Tension prevails in India’s Gujarat state where two days of caste-related violence has left eight people dead.
BBC, August 27
Fresh clashes were reported overnight and the army has been deployed to maintain peace.
A curfew has been imposed, after members of the influential Patel community, demanding quotas in government jobs, clashed with the police and local people.
Gujarat has been particularly alert to incidents of violence since 2002 when religious riots left at least 1,000 people dead, most of them Muslims.
Patels are now demanding affirmative action and classification as Other Backward Classes (OBCs) so that they are entitled to quotas in state-run education centres and in government jobs.
OBC refers to the castes – in the middle of the Hindu caste hierarchy – who do not face so much exclusion or isolation in society but have been traditionally socially and economically disadvantaged.
Khaosod English, August 17
Bangkok — Explosives experts reportedly have located a second bomb set in the Thai capital’s commercial heart after a large explosion killed at least 12 people and injured others around 7pm tonight.
National police spokesman Prawuth Thawornsiri said the explosion was caused by a bomb and killed 12 people.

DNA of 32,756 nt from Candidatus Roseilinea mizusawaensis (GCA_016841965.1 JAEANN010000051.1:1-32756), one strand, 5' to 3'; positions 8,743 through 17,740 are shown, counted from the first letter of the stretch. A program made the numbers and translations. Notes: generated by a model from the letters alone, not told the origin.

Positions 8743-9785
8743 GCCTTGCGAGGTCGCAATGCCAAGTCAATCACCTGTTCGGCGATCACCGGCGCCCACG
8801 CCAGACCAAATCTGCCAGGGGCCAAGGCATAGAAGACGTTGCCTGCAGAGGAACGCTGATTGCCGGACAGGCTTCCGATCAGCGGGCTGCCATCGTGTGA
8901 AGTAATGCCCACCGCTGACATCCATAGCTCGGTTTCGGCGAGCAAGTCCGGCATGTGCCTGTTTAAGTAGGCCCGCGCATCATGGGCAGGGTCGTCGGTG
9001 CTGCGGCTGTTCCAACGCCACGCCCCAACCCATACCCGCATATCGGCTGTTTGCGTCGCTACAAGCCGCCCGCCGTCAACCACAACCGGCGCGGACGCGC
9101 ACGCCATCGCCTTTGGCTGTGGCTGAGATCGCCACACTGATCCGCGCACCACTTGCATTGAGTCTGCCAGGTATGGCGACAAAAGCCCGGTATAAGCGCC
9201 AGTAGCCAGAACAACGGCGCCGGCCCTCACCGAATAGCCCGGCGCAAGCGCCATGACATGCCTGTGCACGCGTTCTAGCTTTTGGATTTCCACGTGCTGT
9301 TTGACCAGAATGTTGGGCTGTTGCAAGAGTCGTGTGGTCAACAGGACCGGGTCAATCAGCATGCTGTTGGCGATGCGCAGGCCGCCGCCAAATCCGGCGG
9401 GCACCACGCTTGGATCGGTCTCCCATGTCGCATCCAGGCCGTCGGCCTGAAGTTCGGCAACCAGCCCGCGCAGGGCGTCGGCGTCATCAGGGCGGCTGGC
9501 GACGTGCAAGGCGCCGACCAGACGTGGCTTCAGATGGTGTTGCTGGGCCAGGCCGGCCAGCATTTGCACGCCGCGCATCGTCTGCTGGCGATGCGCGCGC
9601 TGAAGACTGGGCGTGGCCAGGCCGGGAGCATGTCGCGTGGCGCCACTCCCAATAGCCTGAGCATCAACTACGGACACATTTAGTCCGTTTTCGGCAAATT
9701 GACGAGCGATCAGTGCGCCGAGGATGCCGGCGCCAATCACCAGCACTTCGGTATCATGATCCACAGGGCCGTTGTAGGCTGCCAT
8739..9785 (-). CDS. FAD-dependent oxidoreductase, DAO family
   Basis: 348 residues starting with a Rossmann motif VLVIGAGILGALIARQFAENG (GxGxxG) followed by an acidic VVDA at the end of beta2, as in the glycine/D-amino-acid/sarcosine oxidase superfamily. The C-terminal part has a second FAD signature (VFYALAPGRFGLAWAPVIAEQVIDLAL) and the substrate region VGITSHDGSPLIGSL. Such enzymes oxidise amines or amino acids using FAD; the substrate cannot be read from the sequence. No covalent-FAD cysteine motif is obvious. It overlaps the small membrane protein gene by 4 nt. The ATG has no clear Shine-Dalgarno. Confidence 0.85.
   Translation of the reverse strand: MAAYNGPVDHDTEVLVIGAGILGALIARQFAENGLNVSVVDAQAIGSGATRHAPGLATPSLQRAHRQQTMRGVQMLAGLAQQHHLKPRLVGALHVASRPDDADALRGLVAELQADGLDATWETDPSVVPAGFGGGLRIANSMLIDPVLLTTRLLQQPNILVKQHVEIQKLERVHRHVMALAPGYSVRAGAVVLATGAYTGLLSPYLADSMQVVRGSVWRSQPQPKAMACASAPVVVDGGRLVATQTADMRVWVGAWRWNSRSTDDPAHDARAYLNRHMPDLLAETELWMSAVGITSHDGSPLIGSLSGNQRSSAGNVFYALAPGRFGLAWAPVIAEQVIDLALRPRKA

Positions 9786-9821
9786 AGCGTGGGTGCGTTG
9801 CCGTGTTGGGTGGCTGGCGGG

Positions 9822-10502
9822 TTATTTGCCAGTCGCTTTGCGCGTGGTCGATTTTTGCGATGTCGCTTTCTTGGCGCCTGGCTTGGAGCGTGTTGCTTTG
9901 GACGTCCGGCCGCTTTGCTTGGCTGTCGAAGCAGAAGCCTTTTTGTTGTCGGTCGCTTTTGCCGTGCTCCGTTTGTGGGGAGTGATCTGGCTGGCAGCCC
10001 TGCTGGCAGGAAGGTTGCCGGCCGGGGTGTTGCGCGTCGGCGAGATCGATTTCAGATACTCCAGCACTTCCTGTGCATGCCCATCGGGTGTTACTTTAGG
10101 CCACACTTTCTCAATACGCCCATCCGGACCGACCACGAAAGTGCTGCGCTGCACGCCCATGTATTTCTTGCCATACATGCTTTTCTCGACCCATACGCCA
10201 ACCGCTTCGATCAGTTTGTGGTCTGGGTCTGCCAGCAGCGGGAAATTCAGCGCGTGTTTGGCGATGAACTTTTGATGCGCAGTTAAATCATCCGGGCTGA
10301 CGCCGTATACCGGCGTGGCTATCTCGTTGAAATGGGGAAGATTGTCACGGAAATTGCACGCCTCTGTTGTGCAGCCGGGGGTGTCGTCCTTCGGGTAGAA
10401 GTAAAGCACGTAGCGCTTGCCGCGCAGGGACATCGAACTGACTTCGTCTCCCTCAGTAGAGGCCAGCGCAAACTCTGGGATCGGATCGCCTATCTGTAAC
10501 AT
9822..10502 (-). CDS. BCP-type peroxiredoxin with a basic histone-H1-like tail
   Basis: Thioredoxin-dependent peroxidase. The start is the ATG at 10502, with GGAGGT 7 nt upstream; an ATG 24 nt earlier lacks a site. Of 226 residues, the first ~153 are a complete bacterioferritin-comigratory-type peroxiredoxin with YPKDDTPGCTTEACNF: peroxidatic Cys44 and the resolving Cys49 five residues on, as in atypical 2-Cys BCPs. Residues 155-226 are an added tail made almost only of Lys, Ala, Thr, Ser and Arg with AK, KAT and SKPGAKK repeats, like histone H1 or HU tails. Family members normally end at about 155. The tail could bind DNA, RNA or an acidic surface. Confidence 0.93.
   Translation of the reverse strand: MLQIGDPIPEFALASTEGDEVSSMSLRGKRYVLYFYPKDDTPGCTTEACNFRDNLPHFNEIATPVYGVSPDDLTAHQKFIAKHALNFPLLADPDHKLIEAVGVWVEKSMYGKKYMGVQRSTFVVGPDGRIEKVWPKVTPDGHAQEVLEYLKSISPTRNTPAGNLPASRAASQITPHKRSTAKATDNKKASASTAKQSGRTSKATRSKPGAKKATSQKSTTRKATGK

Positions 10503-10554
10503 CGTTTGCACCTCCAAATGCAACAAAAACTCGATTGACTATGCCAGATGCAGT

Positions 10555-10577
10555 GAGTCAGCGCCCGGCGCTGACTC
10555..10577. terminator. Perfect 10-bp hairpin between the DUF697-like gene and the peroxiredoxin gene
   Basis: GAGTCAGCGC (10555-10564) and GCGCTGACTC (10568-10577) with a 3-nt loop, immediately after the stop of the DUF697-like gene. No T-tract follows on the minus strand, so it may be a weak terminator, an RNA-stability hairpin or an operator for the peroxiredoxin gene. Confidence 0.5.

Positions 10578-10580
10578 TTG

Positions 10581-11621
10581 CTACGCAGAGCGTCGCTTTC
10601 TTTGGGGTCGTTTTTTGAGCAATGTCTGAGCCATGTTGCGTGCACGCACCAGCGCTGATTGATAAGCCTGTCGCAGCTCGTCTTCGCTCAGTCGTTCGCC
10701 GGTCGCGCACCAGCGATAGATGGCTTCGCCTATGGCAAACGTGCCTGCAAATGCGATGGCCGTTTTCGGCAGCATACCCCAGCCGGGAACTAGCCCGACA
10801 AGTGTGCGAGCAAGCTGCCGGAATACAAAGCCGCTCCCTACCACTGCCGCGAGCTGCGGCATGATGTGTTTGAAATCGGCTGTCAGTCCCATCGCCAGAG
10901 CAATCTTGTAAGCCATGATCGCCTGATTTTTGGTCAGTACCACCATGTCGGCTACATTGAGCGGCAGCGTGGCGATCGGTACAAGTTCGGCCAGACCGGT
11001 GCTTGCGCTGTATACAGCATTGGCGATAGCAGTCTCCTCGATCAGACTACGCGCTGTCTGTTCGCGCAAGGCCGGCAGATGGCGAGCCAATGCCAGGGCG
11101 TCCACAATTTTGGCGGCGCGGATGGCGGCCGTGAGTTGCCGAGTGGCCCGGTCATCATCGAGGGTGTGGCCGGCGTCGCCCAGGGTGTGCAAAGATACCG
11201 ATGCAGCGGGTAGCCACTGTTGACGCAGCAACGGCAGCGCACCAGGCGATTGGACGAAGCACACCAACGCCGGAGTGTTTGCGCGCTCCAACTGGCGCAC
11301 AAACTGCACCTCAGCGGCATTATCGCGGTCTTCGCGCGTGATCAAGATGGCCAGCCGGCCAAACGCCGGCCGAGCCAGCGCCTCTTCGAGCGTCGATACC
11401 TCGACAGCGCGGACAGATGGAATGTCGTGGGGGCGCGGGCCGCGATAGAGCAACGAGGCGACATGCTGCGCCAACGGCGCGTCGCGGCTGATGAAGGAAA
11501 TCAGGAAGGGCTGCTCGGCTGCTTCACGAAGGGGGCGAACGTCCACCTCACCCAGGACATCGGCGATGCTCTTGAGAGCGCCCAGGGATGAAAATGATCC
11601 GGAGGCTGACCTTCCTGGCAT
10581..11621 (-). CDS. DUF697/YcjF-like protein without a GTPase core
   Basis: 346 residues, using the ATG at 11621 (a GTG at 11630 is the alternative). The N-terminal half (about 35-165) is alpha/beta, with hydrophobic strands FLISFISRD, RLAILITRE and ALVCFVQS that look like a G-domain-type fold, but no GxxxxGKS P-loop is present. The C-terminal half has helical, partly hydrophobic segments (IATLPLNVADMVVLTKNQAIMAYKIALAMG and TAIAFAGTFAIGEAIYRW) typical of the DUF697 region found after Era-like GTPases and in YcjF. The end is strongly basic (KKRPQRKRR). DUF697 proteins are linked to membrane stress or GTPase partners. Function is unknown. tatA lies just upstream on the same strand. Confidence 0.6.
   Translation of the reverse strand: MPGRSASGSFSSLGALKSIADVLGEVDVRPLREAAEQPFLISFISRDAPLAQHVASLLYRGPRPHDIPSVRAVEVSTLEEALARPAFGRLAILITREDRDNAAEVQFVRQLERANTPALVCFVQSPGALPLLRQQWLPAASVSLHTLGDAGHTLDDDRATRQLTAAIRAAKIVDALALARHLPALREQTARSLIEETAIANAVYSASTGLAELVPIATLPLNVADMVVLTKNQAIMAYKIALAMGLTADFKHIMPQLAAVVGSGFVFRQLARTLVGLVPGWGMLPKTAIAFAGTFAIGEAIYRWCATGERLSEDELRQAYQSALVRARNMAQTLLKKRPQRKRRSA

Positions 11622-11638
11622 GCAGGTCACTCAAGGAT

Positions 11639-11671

Photos from the scene show blood and bodies on the ground as rescue workers rush to provide aid near the local landmark, which is heavily frequented by Thais and tourists alike and is especially busy during rush hour.
In images tweeted by JS 100 radio just after the blast, fires were burning in Sukhumvit Road. A explosives unit has been dispatched to the site of a deadly bombing in Bangkok this evening to look for another possible bomb, according to a JS100 account.
Stocks, currencies and commodities fall sharply across region as investors fear a stalling China economy and possible currency war despite Beijing’s assurances.
The Guardian, By Martin Farrer & Fergus Ryan, August 11
Beijing – China stunned the world’s financial markets on Wednesday by devaluing the yuan for the second consecutive day, triggering fears the world’s second largest economy is in worse shape than investors believed.
The move sent fresh shockwaves through global markets, pushing shares sharply lower and sending commodity prices further into reverse as traders feared the move could ignite a currency war that would destabilise the world economy.